Caught on camera, not a criminal but a four legged creature.
"We hear the coyotes are there but then we think 'We're in a subdivision they're not going to effect us'," homeowner Sarah Younginer said. "But as long as they're not fenced off from traveling, they're going to travel through yards, through fences and stuff like that."
The Upstate woman has several animals of her own, but one she doesn't claim - a coyote caught on camera in her front yard.
"Running up and down Highway 14, there's been conversation about them over there, several neighborhoods have talked about that they've either seen a pack of coyotes or one coyote sighting. They're definitely in our area," Younginer said.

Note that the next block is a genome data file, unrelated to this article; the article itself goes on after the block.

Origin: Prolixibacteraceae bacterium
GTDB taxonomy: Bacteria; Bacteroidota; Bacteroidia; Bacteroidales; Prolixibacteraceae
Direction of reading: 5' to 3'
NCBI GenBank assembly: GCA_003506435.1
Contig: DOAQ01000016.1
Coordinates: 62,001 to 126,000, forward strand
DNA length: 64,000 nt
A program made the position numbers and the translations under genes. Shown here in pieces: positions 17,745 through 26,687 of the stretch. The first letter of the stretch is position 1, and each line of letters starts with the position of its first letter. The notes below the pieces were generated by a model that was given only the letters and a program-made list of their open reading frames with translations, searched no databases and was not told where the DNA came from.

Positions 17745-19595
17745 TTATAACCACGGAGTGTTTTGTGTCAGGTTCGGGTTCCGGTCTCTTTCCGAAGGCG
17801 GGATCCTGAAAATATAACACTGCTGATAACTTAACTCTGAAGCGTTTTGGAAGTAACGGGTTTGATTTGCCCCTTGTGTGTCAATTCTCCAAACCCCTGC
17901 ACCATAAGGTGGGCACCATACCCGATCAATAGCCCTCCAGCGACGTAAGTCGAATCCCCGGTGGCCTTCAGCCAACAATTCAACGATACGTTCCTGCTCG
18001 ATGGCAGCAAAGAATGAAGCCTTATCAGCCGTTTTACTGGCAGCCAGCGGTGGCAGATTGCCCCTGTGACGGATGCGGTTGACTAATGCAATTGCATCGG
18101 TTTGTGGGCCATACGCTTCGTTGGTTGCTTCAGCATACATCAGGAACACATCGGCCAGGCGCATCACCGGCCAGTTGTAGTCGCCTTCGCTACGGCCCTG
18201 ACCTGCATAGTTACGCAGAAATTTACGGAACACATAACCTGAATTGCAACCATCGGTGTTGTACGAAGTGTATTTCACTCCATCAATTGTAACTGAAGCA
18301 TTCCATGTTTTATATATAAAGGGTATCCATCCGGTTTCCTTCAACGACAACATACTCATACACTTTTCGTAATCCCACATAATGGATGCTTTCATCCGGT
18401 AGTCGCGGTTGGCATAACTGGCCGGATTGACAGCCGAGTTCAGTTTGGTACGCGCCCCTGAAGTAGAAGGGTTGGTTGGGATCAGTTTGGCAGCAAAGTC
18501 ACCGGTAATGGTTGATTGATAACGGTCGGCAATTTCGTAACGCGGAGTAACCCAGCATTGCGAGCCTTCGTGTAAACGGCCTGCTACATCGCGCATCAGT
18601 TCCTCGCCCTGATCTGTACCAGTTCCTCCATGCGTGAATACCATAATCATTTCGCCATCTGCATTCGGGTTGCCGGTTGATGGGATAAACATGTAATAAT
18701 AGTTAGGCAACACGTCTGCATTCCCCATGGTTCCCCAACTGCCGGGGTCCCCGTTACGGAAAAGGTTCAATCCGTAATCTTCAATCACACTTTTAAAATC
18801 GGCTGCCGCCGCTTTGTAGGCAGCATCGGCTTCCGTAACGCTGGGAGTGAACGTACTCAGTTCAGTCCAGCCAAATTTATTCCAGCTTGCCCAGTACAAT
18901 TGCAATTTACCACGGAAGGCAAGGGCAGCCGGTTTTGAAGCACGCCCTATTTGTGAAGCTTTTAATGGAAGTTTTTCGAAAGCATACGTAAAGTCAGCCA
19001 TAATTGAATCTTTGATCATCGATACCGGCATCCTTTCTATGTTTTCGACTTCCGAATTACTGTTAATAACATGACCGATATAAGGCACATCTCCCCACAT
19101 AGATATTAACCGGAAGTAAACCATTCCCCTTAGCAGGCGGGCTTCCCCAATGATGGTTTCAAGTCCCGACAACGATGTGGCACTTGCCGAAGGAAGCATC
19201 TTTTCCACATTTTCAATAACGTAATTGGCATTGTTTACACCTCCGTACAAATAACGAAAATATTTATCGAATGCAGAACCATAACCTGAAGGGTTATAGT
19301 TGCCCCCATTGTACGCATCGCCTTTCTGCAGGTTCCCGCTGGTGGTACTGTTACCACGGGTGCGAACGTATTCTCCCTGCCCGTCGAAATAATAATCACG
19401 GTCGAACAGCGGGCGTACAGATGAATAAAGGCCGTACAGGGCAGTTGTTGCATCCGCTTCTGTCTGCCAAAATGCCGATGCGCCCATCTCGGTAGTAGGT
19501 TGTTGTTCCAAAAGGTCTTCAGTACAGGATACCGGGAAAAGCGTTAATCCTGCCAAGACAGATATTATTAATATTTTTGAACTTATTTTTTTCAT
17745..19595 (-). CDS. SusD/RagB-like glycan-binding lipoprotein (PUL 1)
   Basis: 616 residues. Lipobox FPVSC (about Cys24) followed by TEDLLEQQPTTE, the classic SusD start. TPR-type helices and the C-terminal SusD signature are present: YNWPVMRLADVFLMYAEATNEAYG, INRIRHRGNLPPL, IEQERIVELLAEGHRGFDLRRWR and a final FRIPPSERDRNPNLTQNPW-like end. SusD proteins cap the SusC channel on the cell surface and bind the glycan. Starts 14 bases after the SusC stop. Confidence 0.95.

Several comments about recent coyote sightings have appeared over the app, Next Door. It's where she posted the pictures of the coyote. Not to frighten but to warn neighbors to keep an eye on their pets.
"I just wanted people to know they're around, it's their space to live, it's not that we're trying to get rid of them. They're not going after children, but as long as the pets are taken care of at night, they're not endangering anyone."
The Department of Natural Resources agrees, saying the only real threat is to small animals and there are steps to protect them. One man working around the Five Forks area said he watched a coyote swing by and pick up a house cat.
DNR suggests: Do not leave trash out. Clean up brushy areas- any place that mice could hide Do not leave pets outside overnight Seal openings under porches, decks and sheds "For the neighbors, that's why I put it on the Next Door app, was because I know a lot of people look at that," Younginer said. "Just keep your pets protected."
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